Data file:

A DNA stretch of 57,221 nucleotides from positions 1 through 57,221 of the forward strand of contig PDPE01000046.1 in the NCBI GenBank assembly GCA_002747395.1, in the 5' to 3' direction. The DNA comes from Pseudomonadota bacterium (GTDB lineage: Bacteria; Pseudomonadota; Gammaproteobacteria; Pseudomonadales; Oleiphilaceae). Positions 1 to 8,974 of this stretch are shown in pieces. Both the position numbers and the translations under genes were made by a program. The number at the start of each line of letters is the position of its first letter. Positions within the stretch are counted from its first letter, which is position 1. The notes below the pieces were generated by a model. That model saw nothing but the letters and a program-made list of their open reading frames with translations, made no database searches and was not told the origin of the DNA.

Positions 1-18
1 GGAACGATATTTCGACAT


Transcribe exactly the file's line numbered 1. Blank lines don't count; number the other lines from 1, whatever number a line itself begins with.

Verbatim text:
A DNA stretch of 57,221 nucleotides from positions 1 through 57,221 of the forward strand of contig PDPE01000046.1 in the NCBI GenBank assembly GCA_002747395.1, in the 5' to 3' direction. The DNA comes from Pseudomonadota bacterium (GTDB lineage: Bacteria; Pseudomonadota; Gammaproteobacteria; Pseudomonadales; Oleiphilaceae). Positions 1 to 8,974 of this stretch are shown in pieces. Both the position numbers and the translations under genes were made by a program. The number at the start of each line of letters is the position of its first letter. Positions within the stretch are counted from its first letter, which is position 1. The notes below the pieces were generated by a model. That model saw nothing but the letters and a program-made list of their open reading frames with translations, made no database searches and was not told the origin of the DNA.